Thanks for this, and to @adebaumann for his answer too. I'm going to try this batch without the sugar and hope that the carrots and peppers have enough natural sugar to offset the sour and salt. Probably my use of the word relish was misleading. The brine won't be consumed at all, so I don't think it needs to be sweetened by itself, but I'll update in a couple of weeks when done.
Jan
6
comment Cookbook says to store dough in fridge overnight, why can't I just bake it already?
Definitely no offense meant. More than anything else I've tried to do in the kitchen, getting reasonably good bread with residential mixers, refrigeration and especially ovens is the most technically challenging. BBA is a decent book, but hardly the final word. It seems like there are quite a few bread geeks here who should be able to help interpret some of the stuff that any single book could only cover partially. The question was a very good one, and I say keep em coming.
Jan
6
comment Cookbook says to store dough in fridge overnight, why can't I just bake it already?
Also, the irregular structure of the crumb (a good mix of big and little holes) has a lot to do with how the dough is handled when folding and especially final shaping. IIRC, Reinhart doesn't emphasize the stretch and fold technique during fermentation in BBA. Hamelman defintely does in "Bread", and it looks like Reinhart's new book might, but I haven't seen that in person yet. In a nutshell, if you want the big holes, be as gentle as you can when degassing the risen dough and when you form it into its baking shape.
Jan
6
comment Cookbook says to store dough in fridge overnight, why can't I just bake it already?
While I agree somewhat in principle with the RTFM sentiment, I think that the real value of a site like this is not that the OP gets his question answered, but that someone 6 months later doing a web search who has the same question (but maybe not the same book) gets his question answered.
Jan
5
comment Which onions to use and how to cook them for an Indian curry recipe that specifies “fry until deep pink”?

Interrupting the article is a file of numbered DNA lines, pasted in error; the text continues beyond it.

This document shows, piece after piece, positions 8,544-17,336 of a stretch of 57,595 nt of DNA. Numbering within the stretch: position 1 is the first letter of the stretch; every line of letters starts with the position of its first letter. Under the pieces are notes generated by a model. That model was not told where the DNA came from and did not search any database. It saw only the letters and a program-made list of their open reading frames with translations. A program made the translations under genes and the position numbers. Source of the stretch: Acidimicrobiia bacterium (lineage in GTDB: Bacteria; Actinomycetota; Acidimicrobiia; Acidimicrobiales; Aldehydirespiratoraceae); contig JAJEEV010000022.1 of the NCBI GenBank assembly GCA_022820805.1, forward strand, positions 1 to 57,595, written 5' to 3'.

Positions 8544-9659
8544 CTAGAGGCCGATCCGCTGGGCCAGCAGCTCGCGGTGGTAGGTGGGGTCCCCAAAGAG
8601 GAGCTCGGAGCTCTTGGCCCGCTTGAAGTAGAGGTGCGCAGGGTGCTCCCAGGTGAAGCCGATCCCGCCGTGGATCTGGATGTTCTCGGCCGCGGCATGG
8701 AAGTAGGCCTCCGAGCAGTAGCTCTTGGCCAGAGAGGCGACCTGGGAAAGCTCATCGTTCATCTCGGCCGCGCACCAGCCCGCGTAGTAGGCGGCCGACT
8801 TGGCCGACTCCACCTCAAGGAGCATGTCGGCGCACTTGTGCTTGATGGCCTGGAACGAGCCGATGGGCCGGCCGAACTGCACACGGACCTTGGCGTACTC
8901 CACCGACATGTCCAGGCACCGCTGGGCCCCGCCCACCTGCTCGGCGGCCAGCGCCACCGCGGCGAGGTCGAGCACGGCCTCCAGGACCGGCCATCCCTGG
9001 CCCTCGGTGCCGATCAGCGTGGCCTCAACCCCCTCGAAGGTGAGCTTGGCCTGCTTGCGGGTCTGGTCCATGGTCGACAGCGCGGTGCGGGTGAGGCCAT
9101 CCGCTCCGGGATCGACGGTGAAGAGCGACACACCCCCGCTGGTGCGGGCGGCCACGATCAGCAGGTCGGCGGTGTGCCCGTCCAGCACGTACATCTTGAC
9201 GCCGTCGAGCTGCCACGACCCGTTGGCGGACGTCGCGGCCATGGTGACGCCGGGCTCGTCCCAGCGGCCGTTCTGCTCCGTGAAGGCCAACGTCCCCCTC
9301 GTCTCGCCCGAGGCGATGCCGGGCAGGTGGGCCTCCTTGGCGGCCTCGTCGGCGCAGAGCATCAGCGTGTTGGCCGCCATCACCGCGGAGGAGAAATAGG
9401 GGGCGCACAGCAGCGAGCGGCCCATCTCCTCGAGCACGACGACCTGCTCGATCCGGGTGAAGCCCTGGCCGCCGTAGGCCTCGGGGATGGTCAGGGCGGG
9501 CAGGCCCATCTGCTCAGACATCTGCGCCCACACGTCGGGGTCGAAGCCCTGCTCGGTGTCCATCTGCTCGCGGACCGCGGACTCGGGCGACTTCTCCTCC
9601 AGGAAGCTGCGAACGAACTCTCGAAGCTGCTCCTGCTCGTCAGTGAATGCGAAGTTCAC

Nice work finding that blog post! The author compares them to a Walla Walla (almost as sweet as a Vidalia!) crossed with a red onion. That would definitely be a very different flavor than either the white or yellow you normally get at the supermarket. Too bad these are apparently so hard to come by in the States.
Jan
5
comment domestic bread steaming -> will my stone be okay?
I'd be very careful using enameled cast iron for "artisan" bread baking. Many of these sorts of recipes have the bread baked at between 400 and 450 degrees. Temperatures that high could damage the enamel (and could mess up phenolic handles too). I'd stick with non-enameled cast iron if using a dutch oven, or even better use an earthenware bread baker like La Cloche. Nothing is better for oven spring, but they are unfortunately hard to find in stores and shipping them is a 50/50 proposition as to whether it will arrive unbroken (see Amazon reviews).
Jan
5
comment What would convert this chili recipe into a Russian chili?
Actually, using a little vodka isn't a bad idea either. There are certain flavor compounds in tomatoes and chiles that are alcohol soluble (this is one of the reasons vodka is used in vodka cream pasta sauces). If you wanted to use vodka, I'd recommend adding the tomatoes, tomato paste, and peppers just before you add the beef broth, beans, and dairy ingredients. Then add a little vodka (like 2 Tbls to a quarter cup at most), let that boil up for just a minute while you give it a stir, then continue with the other ingredients. The alcohol will boil off entirely during the remaining cook time.
Jan
4
comment What would convert this chili recipe into a Russian chili?
Please come back and update if you do use beet. I'd be very interested to hear how it turns out. With that many habaneros and chipotle it's likely to be zesty. The sugar in the beets may help cut the fire a bit. The recipe doesn't specify, but I'd recommend using the canned chipotle packed in adobo rather than dried, unless you're going to grind the chipotles almost to powder. Good luck!
Jan
4
comment What would convert this chili recipe into a Russian chili?
Not sure about Russian, but my grandmother is Polish. Many of her traditional dishes use animal blood. I'm not sure where you'd get it, but it would make for some interesting chili. Something else that would be fun to try is putting a beet or two in your chili: borscht-ili!
Jan
2
comment Any time / temperature recommendation for a short braise of a tender piece of meat?
Thanks for the advice, that worked very well. I did also sweat the aromatics for about 20 minutes to make up for the shortened braising time and used about half the called for liquid, reducing at the end per your instructions. The chops stayed moist and tender. Thanks again!